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Paramount Begins Licensing Clips Online, With Help from Digitalsmiths

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What do you do when your DVD business starts to show serious signs of decline? If you’re Paramount (s VIA), you look for ways to create a new revenue stream from your existing catalog of video content. With that in mind, the movie studio today launched, a warehouse of short-form video assets created and indexed with the help of Digitalsmiths.

The site will enable users to license clips from Paramount titles such as The Godfather, Forrest Gump and Top Gun, all without reaching out to the studio to do so. The site will have clips from 80 different titles in the Paramount catalog at launch, according to the NY Times, but the studio is looking to quickly expand that by an additional 200 titles, with the ultimate goal being to index and make available short-form videos from about 1,000 films, or one-third of its film library.

For now clips are available only to certain business partners — like ad agencies or foreign broadcasters — that want to be able to license and repurpose them for their own videos. But the clip portal could at some point be opened to consumers who want to be able to search and embed certain scenes on their own web sites.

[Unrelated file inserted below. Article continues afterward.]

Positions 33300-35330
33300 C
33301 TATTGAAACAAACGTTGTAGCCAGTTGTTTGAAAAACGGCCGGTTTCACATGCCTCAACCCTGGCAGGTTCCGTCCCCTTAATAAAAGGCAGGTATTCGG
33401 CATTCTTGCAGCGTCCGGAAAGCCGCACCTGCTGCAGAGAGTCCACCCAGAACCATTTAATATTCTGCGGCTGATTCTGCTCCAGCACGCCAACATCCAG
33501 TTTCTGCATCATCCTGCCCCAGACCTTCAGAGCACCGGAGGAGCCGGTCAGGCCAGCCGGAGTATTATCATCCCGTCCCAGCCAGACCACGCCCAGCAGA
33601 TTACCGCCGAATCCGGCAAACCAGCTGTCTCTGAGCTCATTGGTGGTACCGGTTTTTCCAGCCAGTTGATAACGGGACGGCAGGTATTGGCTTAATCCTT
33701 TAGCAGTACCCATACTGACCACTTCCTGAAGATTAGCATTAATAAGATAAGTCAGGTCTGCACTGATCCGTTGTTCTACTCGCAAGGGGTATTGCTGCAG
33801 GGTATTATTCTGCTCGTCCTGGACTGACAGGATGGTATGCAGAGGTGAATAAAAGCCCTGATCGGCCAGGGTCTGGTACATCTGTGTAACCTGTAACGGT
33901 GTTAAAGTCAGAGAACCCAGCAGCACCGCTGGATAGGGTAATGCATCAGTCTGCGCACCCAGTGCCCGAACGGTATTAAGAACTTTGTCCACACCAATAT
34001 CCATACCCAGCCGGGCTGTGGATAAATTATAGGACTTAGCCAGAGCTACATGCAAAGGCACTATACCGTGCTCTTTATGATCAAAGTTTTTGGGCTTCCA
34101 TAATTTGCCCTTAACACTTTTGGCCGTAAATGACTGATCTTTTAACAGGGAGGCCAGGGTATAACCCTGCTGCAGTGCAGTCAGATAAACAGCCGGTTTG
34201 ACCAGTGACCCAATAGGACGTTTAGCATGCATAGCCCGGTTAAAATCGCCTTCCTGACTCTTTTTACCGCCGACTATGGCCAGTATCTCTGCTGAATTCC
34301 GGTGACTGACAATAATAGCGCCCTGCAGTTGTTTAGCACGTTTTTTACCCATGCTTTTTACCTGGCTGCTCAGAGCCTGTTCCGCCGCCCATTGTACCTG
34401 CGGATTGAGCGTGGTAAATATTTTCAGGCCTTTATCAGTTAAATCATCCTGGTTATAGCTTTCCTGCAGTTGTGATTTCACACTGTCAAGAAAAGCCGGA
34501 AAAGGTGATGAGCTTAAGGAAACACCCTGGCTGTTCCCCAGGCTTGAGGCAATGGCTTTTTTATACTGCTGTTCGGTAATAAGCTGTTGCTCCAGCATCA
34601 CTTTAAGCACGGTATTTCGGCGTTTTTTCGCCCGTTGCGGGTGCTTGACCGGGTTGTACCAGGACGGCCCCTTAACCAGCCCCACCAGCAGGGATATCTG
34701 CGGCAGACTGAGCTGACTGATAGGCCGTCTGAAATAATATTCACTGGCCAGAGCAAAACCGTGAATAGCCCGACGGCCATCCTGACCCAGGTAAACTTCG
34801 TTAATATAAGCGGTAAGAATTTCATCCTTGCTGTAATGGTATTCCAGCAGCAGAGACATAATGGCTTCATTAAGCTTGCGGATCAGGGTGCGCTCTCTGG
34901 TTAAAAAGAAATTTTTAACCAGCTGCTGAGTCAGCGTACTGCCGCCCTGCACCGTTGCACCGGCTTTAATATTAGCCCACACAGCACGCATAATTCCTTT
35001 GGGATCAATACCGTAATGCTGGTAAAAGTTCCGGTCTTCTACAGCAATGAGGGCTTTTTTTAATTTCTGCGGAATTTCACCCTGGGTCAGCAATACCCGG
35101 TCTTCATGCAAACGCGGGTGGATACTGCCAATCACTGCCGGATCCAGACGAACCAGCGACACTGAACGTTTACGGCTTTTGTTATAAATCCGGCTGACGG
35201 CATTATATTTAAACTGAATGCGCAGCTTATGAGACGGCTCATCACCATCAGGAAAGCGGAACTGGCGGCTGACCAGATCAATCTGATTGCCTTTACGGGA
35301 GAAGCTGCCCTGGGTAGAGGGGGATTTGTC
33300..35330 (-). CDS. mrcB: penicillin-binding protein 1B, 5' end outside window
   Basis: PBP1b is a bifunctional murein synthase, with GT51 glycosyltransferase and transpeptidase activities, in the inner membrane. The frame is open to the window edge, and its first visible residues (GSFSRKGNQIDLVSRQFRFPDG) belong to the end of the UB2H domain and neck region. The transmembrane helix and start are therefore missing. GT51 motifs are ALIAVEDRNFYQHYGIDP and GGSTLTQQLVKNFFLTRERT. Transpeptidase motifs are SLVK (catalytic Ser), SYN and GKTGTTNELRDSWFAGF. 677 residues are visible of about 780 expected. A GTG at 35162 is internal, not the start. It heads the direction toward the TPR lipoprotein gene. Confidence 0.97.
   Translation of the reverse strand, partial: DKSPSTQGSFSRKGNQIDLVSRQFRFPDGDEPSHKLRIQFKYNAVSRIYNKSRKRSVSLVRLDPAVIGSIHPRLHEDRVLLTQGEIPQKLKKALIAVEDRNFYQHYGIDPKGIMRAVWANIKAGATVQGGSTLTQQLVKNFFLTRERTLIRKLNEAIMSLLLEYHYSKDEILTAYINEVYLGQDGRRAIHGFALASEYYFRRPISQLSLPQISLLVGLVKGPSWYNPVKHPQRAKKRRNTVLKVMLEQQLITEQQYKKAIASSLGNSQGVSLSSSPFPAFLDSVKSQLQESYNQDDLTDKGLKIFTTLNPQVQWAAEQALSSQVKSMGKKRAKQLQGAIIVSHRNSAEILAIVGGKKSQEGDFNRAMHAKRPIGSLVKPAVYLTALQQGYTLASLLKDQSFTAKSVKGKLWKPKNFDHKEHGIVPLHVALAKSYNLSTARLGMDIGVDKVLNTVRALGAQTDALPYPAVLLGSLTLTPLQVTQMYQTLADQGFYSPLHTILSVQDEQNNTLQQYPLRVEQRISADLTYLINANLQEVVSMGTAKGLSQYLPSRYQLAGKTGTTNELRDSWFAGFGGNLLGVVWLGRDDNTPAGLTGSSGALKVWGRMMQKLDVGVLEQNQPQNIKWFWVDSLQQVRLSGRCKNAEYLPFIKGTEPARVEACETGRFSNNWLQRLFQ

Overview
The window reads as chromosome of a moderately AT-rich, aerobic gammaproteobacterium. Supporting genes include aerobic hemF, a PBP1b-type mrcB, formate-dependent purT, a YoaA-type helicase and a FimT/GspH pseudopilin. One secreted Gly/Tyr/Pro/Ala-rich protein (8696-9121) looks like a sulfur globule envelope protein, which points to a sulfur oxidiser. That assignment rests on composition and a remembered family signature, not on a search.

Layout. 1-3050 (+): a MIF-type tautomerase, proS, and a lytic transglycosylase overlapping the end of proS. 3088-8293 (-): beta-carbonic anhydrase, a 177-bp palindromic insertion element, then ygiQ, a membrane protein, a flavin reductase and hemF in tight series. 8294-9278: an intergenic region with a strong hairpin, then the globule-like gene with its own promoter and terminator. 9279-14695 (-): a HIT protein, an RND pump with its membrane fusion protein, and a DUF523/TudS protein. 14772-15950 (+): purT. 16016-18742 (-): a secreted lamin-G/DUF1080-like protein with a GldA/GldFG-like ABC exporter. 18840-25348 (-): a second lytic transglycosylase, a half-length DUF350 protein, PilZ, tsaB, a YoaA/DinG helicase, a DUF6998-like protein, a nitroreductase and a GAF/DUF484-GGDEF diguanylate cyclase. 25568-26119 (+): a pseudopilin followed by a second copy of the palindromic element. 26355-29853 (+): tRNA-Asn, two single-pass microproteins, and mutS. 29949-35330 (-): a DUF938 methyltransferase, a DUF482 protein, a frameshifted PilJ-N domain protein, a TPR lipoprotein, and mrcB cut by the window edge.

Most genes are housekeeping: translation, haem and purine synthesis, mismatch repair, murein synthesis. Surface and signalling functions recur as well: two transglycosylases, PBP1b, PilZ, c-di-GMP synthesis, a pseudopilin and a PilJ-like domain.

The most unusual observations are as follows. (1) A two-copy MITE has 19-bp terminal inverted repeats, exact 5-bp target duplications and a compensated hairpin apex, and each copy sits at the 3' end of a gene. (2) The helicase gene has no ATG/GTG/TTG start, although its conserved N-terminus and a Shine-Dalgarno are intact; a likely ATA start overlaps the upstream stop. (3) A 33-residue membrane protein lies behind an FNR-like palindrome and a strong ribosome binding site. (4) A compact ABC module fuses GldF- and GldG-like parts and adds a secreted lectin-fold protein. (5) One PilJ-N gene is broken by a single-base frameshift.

The whole thing is being made possible by Digitalsmiths, which is providing the backend technology for indexing, managing and distributing the clips. Using various proprietary video interpretation technologies from Digitalsmiths such as facial recognition, scene classification and closed-captioned time alignment, Paramount is able to easily create clips with rich metadata attached. Users can then search those clips based on a number of elements, including specific actors, locations, or pieces of dialogue.

2 Responses to “Paramount Begins Licensing Clips Online, With Help from Digitalsmiths”

  1. timekeeper

    “he site will enable users to license clips from Paramount titles …
    all without reaching out to the studio to do so.”

    What a great idea! Automate the procedure and collect a royalty. Make it easy to use and make it so no human interaction is required to process the request. Simple, efficient and effective.

    No wait… They’ve found a way to screw it up:

    From their web site:

    “All users …. must enter the name of the Paramount contact who is sponsoring their usage of this site.”